A year ago, Nova Scotia Premier Stephen McNeil and one of his senior advisers sat down to breakfast at Halifax’s Marriott Harbourfront Hotel with representatives from the Aerospace Industries Association of Canada, a gathering arranged and hosted by former Quebec premier and one-time deputy prime minister Jean Charest.
Charest lobbies on the group’s behalf. The private meeting coincided with a national aerospace industry effort called Vision 2025, a campaign Charest noted was part of his lobbying activities on the federal government’s lobbyist registry in November 2018.
The Aerospace Industries Association of Canada made no secret of the Feb. 13, 2019, meeting, touting it in a news release issued the same day.
But the leader of Nova Scotia’s NDP, Gary Burrill, is concerned it is another example of McNeil’s disregard for Nova Scotia’s law on lobbying.
Although Charest is registered federally, he has not registered as a lobbyist in Nova Scotia.
“Meeting with lobbyists who fail to register as lobbyists and not paying any attention to whether or not they have properly registered as lobbyists, that’s not holding the standard of conduct to the government up very high,” said Burrill.
In 2018, McNeil faced similar condemnation after he met former prime minister Jean Chrétien, a vocal supporter of the plan to establish a container port facility at the harbour in Sydney, N.S.
Although Chrétien had publicly stated he would be meeting McNeil to talk about the project, the premier denied the subject came up during their face-to-face meeting.
“We talked about economic development,” McNeil said at the time. “We talked about what it was like to be from a large family. We continued to share stories about that, but I can assure you there was actually no lobby.”
Chrétien ignored subsequent attempts by Nova Scotia’s registrar of lobbyists to clarify what happened during the meeting on March 21, 2018.
Nova Scotia’s Lobbyists’ Registration Act is similar to federal legislation when it comes to defining lobbying, and both make it clear that setting up a meeting falls within that definition.
“‘Lobby’ means to communicate with a public-office holder in an attempt to influence; to arrange a meeting between a public-office holder and any other person,” states the provincial legislation.
A spokesperson for Charest said he met with McNeil last year to “have his insight on the Canadian aerospace industry.” McNeil’s policy advisor, Ted Aubut, was also at the meeting, according to emails.
The finer details of what was talked about aren’t clear, but the premier’s office prepared a several-page briefing note, a partially redacted version of which was obtained by the NDP, to make sure he was up to speed on the industry.
Alley Adams, a communications manager for McCarthy Tétrault, the law firm Charest works for, denied he was lobbying.
“Those communications were not intended to influence Premier McNeil with respect to any of the subject matters listed in the Nova Scotia lobbying act,” Adams wrote in a email to CBC News. “As such, no registration was required in the Nova Scotia lobbyists registry.”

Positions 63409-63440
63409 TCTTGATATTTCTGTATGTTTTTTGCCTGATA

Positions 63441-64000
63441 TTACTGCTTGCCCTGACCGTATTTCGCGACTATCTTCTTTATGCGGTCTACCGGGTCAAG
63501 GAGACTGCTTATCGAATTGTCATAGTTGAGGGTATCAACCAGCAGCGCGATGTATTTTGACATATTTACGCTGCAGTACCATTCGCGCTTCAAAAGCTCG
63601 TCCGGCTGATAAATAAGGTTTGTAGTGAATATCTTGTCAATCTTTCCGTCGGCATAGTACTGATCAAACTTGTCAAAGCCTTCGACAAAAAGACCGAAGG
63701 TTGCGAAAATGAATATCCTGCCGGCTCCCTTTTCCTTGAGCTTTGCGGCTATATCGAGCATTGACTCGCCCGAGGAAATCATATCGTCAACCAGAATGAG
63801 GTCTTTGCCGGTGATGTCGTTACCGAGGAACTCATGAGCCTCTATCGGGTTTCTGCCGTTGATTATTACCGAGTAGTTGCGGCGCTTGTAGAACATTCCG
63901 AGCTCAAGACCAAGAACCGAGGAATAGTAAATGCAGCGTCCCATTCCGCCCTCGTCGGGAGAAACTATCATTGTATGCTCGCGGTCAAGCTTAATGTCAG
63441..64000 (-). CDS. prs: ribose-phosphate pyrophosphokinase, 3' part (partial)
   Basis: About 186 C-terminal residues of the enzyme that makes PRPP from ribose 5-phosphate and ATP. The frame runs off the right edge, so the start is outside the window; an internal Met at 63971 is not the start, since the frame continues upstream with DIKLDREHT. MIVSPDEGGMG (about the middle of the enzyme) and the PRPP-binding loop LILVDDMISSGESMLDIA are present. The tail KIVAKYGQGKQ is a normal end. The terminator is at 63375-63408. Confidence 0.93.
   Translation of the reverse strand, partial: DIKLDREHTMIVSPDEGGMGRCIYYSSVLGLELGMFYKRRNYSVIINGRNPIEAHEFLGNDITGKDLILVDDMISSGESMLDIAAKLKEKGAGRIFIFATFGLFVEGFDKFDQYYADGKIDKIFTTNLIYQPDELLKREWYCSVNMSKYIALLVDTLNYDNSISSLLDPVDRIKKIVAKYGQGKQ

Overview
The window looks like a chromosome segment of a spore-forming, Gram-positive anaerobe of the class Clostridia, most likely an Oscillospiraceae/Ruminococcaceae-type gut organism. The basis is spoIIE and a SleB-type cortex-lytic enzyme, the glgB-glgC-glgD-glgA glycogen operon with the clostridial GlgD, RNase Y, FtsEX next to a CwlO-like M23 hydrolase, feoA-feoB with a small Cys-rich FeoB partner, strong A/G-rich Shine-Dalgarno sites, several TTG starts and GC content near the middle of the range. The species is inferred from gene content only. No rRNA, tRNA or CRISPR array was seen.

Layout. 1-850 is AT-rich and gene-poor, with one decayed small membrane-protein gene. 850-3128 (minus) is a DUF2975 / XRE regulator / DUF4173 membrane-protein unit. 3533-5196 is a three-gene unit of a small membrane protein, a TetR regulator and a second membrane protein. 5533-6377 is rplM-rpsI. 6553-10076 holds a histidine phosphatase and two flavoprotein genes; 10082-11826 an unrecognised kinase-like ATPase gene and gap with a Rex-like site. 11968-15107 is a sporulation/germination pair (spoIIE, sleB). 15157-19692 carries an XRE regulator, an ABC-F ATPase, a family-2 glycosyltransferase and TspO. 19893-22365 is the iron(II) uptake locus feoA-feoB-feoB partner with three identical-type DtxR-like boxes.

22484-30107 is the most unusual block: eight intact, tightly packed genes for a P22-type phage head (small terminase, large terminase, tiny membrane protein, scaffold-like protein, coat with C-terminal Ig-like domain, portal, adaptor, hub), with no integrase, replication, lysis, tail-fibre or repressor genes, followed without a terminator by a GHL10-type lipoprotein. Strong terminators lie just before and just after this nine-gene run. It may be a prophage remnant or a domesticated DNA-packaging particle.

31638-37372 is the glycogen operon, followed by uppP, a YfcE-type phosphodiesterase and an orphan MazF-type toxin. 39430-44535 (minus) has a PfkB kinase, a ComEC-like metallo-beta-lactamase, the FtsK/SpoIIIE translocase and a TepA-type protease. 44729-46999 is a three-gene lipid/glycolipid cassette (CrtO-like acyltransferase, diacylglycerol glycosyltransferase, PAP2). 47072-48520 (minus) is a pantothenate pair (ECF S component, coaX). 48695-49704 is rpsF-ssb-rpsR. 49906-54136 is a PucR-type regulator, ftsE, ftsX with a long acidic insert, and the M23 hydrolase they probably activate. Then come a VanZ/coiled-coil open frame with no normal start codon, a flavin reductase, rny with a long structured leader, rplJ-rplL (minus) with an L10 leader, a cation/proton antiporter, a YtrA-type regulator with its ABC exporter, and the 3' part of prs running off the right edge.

Burrill takes an opposite view.
“I don’t know on what planet it wouldn’t be considered as lobbying,” he said. “That’s what lobbying is.
“Person who is working for an economic, financial or industrial interest and tries, on their behalf, to influence the government. Makes contacts, has breakfast and bends their ear. That’s what lobbying is.”
Charest’s federal registration includes a description of the Vision 2025 lobbying activities. It says the campaign will “convene industry leaders, educators, government representatives, and members of the public to share their expertise, vision and ambitions for the future of the aerospace sector.
“This will include engagement days in several cities with strong aerospace presence. Vision 2025 will culminate in a report and recommendations that reflect input gathered from the industry-led discussions, and will provide recommendations to spur growth in the aerospace sector.”
The Halifax meeting with McNeil took place as one of the “engagement days.”
McNeil denies he did anything wrong by agreeing to meet with Charest and his clients. As for the fact Charest is not registered to lobby in Nova Scotia, the premier said that was Charest’s responsibility.
“It is up to the person to register,” said McNeil. “It’s not up to the premier to register them.”
McNeil also said it was not his job to determine whether those who lobby him comply with the law.
“I don’t ask people who come for the meetings whether they are registered or not,” he said.
Burrill finds that attitude troubling.
“This is an even greater concern because here he’s saying that in fact he doesn’t care whether the person was registered or not,” he said.
“Well, I don’t know whose responsibility it is to see that the business of government is carried out at the level of an ethical standard, within a level of acceptable integrity, if it’s not to the business of the premier of the province.”
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